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A Pentagon watchdog report has uncovered that the Armed Forces Medical Examiner System retained hundreds of organs from autopsies without informing families.

This practice involved keeping brains, hearts, and other organs at the Dover Air Force Base morgue in Delaware. According to a Department of Defense official, the collection includes 553 specimens from 433 individuals. The official stated, “It’s mainly in order to not retraumatize families. Some of these are from many, many years ago.”

The Pentagon’s Inspector General report pointed out the lack of consistent procedures in handling and storing organs, leading to incomplete records. The investigation covered autopsies from 2006 to 2022, revealing failures in recording and respecting families’ wishes regarding the disposal of organs. Specifically, it was found that in over half of the cases, wishes were not documented, and in 41% of cases where they were, they weren’t followed.

One highlighted case from 2010 showed a family’s request for cremation and specific disposal of organs was not honored, with the remains still in inventory as of last March. In response to these findings, the Department of Defense has initiated steps to improve the medical examiner’s tracking system.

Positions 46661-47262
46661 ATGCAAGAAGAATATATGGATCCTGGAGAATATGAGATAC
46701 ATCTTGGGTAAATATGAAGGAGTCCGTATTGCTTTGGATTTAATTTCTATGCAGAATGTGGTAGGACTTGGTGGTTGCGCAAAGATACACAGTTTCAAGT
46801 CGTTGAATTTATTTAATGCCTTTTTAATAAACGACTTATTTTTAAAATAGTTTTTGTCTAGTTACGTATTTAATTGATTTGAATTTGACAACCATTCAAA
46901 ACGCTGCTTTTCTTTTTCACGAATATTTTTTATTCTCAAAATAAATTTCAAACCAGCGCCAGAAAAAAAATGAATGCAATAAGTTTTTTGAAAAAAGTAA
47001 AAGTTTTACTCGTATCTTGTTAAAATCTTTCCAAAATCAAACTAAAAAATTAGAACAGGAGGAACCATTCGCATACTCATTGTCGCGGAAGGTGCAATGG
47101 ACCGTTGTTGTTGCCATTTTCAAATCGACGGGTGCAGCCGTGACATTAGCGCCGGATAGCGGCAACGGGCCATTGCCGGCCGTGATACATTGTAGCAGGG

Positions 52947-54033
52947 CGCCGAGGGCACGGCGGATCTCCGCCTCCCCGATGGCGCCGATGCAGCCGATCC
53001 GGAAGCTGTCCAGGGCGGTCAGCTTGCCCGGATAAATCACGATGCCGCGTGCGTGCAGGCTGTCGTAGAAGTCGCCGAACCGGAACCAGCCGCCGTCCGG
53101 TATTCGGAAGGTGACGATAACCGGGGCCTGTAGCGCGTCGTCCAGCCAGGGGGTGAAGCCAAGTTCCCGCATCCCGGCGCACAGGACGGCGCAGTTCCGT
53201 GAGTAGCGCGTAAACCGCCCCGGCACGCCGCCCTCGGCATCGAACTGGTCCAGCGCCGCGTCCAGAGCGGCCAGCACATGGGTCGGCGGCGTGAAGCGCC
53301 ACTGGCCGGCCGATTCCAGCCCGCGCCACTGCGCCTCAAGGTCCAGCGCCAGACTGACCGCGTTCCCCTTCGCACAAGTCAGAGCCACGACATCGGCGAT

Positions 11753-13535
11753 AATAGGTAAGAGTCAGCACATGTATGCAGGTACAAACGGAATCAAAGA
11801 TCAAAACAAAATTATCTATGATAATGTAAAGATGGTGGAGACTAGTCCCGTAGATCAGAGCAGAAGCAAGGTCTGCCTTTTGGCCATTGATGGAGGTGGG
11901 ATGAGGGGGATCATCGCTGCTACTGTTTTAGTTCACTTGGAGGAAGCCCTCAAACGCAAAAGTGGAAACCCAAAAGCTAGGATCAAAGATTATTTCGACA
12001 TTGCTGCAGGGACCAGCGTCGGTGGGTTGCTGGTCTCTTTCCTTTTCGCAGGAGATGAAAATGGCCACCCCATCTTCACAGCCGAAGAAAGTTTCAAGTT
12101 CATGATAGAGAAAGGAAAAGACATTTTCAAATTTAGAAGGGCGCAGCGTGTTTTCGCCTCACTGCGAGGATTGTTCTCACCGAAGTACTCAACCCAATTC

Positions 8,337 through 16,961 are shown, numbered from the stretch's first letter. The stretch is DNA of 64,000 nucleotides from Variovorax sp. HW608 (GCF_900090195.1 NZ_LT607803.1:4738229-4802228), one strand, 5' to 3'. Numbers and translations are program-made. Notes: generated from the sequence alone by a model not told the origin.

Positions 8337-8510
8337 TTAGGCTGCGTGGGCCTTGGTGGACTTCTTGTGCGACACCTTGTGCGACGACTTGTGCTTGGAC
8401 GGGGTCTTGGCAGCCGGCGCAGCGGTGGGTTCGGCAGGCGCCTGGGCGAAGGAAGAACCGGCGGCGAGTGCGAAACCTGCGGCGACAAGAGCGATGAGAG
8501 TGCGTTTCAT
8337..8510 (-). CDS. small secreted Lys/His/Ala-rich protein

Eli Shupe, an assistant professor of bioethics at the University of Texas at Arlington, commented on the report, highlighting two failures: “There’s the failure to notify families, and then there’s a failure to respect the wishes of the next of kin when they’ve gone through the trouble of soliciting those wishes.” Shupe also noted the potential distress for families upon discovering that their loved ones’ bodies were incomplete, stating, “This kind of negligence is something that people will find extremely distressing.”

This all comes after a policy update in September 2022, which no longer requires its medical staff to notify family members when organs are retained during an autopsy.


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